Or, the beauty of black and white
I’ve been on something of a black-and-white kick recently. But more specifically, the gradual appearance of brighter weather finally allows me to use lower-ISO films. It’s often forgotten that back in the day the film for most of the cameras I use-old Soviet or East German cams in the main-was very restricted. Generally speaking, you could have any colour as long as it was black and white, and film speeds were very slow-what most behind the Iron Curtain considered the best of the bunch, East German Orwo film, was ISO 20 as standard from what I’ve seen, and Soviet films were in the same ball park. All these films gave photographs which now have a very distinctive look. Such slow film speeds impose real restraints in some ways but open up the possibilities in others. I’ve recently discovered Adox film, which has also traded under the Efke label, and is made in Croatia to a formula dating back to the 1940s. The result are photos with a very distinctive look that reproduce what one sometimes sees in classic old-school photojournalism.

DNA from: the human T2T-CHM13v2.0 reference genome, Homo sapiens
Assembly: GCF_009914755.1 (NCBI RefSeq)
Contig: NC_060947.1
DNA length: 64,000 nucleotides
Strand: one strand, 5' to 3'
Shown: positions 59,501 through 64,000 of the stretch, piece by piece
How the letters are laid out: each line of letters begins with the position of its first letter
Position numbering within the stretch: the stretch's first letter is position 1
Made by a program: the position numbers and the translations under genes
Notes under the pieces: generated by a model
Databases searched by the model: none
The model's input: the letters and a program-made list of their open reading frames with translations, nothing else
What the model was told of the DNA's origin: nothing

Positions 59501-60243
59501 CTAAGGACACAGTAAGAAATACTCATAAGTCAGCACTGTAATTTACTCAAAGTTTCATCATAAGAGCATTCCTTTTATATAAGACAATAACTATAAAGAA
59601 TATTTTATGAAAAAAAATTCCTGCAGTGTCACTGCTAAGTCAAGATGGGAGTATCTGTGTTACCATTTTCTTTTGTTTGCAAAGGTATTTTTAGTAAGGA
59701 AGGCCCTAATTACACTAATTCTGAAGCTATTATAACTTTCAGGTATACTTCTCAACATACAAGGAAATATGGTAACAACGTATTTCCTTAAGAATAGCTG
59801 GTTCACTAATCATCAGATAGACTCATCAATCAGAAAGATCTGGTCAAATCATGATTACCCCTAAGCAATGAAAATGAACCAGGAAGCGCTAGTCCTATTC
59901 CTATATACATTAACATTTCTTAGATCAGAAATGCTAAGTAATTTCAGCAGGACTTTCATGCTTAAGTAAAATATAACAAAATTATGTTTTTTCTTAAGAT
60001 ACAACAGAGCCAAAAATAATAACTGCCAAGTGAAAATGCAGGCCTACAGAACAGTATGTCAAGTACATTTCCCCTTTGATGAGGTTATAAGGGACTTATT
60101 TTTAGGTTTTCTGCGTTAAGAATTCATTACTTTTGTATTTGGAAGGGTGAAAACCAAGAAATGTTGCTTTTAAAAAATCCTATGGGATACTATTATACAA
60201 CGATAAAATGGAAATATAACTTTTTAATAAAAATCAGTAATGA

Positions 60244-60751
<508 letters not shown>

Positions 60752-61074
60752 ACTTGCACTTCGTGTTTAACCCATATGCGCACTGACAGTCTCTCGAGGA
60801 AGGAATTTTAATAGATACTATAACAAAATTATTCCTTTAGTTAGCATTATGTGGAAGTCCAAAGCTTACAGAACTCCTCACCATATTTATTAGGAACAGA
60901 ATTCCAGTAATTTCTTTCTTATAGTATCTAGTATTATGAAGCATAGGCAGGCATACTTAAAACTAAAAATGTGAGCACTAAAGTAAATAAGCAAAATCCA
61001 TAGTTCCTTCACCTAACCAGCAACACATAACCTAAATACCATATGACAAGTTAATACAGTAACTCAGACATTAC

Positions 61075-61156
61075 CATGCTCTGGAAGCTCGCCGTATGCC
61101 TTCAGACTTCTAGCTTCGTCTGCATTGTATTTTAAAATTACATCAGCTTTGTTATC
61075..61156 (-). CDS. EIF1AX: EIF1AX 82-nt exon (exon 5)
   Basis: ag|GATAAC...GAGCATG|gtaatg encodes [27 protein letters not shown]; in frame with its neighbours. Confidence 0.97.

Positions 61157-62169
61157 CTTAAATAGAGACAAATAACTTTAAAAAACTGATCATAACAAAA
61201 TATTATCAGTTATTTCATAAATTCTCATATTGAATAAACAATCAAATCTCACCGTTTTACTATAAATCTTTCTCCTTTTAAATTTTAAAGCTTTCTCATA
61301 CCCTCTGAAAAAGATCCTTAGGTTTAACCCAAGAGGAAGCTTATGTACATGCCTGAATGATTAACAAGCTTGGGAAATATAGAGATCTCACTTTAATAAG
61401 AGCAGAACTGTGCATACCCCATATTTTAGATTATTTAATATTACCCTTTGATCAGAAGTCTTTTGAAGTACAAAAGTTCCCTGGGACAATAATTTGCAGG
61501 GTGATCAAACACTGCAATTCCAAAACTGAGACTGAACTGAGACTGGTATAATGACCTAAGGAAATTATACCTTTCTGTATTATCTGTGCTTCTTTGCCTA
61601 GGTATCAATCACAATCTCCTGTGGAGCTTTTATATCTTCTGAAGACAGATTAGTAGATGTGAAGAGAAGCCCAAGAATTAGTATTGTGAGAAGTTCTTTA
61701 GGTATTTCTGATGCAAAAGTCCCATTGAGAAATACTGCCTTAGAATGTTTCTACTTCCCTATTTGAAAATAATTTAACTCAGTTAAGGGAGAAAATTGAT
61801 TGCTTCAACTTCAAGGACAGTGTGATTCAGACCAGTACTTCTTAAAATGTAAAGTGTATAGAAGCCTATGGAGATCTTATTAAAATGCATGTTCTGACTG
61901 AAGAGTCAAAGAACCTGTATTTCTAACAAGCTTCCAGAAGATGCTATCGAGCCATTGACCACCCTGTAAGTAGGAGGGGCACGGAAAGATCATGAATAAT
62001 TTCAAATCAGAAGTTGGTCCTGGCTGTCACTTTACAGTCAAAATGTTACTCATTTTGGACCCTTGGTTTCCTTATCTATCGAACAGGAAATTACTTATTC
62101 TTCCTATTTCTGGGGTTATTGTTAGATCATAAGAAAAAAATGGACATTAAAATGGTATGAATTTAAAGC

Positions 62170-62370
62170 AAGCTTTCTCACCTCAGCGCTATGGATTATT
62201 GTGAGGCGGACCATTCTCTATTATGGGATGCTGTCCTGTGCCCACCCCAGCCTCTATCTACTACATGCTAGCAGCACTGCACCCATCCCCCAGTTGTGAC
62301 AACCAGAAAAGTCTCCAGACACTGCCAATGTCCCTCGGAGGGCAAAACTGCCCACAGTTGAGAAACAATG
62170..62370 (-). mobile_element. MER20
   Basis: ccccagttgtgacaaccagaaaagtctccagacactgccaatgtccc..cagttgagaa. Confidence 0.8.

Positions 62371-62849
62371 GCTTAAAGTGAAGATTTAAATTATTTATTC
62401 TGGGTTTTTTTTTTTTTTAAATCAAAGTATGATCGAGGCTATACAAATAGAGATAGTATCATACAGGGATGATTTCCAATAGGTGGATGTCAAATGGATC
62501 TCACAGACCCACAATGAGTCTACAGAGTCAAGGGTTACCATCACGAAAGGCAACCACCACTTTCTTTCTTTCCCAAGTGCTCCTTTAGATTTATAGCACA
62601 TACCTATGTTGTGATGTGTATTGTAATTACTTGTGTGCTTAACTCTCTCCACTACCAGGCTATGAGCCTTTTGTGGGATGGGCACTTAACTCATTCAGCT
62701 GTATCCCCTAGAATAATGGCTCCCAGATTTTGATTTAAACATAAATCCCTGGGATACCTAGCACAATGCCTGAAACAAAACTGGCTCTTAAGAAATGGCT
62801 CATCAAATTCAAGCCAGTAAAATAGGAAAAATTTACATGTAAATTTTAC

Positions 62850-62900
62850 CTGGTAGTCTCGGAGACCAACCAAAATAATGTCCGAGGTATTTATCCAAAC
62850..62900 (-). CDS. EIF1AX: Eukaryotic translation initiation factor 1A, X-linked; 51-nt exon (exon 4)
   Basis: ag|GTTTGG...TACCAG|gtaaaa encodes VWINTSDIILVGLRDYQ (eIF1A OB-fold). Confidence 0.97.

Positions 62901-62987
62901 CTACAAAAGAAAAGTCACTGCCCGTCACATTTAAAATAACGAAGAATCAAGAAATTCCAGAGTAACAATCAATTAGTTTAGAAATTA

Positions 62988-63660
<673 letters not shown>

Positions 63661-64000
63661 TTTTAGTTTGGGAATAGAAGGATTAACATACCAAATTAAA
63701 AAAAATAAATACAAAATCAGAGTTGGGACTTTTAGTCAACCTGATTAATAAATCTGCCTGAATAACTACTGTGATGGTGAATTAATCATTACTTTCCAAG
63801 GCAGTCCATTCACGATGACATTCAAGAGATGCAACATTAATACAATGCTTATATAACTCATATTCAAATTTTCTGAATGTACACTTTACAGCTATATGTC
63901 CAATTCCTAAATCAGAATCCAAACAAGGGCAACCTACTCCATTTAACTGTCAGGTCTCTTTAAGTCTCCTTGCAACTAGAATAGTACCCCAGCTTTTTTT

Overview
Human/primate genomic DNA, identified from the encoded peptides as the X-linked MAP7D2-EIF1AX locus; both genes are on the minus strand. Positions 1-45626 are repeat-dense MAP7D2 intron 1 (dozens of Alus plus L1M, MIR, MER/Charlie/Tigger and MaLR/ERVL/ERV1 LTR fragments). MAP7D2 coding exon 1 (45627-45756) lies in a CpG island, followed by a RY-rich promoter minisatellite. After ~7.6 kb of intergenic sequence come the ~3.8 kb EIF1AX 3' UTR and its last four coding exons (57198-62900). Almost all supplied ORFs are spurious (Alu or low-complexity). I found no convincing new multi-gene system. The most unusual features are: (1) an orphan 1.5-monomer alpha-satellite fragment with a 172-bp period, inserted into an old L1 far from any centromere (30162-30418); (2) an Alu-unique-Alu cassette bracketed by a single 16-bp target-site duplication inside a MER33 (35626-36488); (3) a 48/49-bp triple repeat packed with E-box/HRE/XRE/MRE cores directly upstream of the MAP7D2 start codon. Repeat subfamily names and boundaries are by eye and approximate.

The other joy of B&W is that Ilford make a huge range of wonderful films, and B&W in general of course also allows for easy home developing. I’ve never yet used an Ilford film which I didn’t like, but some of it is really exceptional
In pursuing my low-ISO vintage kick I’m now working through some Adox in 35mm through my Zenit B (of course many of the ‘classic’ lenses, like the Helios and the Tessar, would also have been designed when B&W was the norm, another interesting point to consider), and I’ve also bought some Ilford Pan F Plus 50, one of their lowest ISO films. I must admit I can’t wait to see the results.